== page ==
This year will mark the tenth anniversary of Northern Ireland’s house price peak which heralded the start of a sustained period of collateral damage for the wider economy and not just the housing market. Residential property prices peaked in Q3 2007 and subsequently troughed in Q1 2013, down a whopping 57% some 5½ years later. Since then the housing market has been in recovery mode with three successive years of house price growth. For many homeowners the last ten years has represented a lost decade with aspirations blighted by negative equity. However, the combination of house price growth and time (assuming repayments) has seen the incidence of negative equity recede.
According to the latest Northern Ireland house price index for Q4 2016, the standardised house price notched up its fifteenth consecutive quarterly rise. However, the pace of growth (+0.6%) was half the rate recorded in the previous quarter. On an annual basis, the pace of house price growth eased from 5.9% in Q3 to 5.7% in Q4 2016. The standardised price of a house in Q4 2016 stood at £125,480 – almost £100k or 44% below the corresponding figure in Q3 2007.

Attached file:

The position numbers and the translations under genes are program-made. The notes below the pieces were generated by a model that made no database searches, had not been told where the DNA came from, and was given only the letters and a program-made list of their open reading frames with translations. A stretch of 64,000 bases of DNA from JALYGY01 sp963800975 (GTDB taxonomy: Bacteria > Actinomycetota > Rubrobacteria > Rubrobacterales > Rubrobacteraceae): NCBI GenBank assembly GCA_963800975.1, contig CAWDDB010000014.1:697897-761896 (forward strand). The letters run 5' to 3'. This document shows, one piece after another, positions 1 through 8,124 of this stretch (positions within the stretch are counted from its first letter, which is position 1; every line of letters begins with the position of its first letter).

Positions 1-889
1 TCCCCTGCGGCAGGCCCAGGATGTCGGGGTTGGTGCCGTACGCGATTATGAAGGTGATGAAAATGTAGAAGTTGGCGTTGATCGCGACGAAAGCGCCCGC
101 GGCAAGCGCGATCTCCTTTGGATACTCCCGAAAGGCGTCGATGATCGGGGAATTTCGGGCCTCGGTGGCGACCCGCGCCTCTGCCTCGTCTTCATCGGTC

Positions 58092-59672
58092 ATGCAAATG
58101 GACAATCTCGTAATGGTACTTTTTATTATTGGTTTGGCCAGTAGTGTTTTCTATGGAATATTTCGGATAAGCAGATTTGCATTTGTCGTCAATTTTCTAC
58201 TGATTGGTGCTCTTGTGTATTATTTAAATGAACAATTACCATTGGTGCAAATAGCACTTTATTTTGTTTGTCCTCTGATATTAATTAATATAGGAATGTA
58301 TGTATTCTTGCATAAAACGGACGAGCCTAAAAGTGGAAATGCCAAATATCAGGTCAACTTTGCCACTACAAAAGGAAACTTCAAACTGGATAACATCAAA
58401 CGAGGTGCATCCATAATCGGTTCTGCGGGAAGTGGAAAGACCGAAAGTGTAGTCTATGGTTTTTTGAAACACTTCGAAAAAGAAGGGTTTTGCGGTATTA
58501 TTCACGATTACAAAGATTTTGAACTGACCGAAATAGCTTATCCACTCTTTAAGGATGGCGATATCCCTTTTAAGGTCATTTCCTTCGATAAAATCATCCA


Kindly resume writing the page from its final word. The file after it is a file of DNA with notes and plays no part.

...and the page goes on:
Northern Ireland house prices have rebounded by 29% since their Q1 2013 low and have recouped just over one-fifth of their peak-to-trough declines. The headline figures from the latest report conceal a significant difference between the new dwellings and existing (or ‘second-hand’) markets. Over the last two years the price of new dwellings has increased by 23%, twice the increase recorded for the existing market (+11%).
More recently, the two markets have been diverging with the price rises of new dwellings accelerating while the corresponding gains for existing homes have been slowing. In Q4 2016 new dwellings recorded an annual price increase of almost 14% which represented the fastest rate of growth since the tail end of the boom in Q4 2007. Meanwhile the price of existing homes slowed to 3.7% y/y in Q4 – its weakest rate of growth in 3-years.
House prices are a function of supply and demand. The relative shortage of new dwellings has supported house price growth. It is noted that the provisional number of transactions in Q4 2016 was down a hefty 17.5% year-on-year. It should be noted that these figures are provisional and won’t incorporate all the sales in the quarter. As a result, the scale of the decline is expected to be revised up in due course. Nevertheless, the underlying trend in transactions (particularly new dwellings) appears to be one of slower growth.
Looking ahead, the Northern Ireland housing market will be impacted by a squeeze on living standards. The combination of accelerating inflation coupled with a benefits freeze until 2020 will impact on affordability. House price growth is expected to continue albeit at a slower pace in 2017.
The full report can be found on the Northern Ireland Statistics and Research Agency website.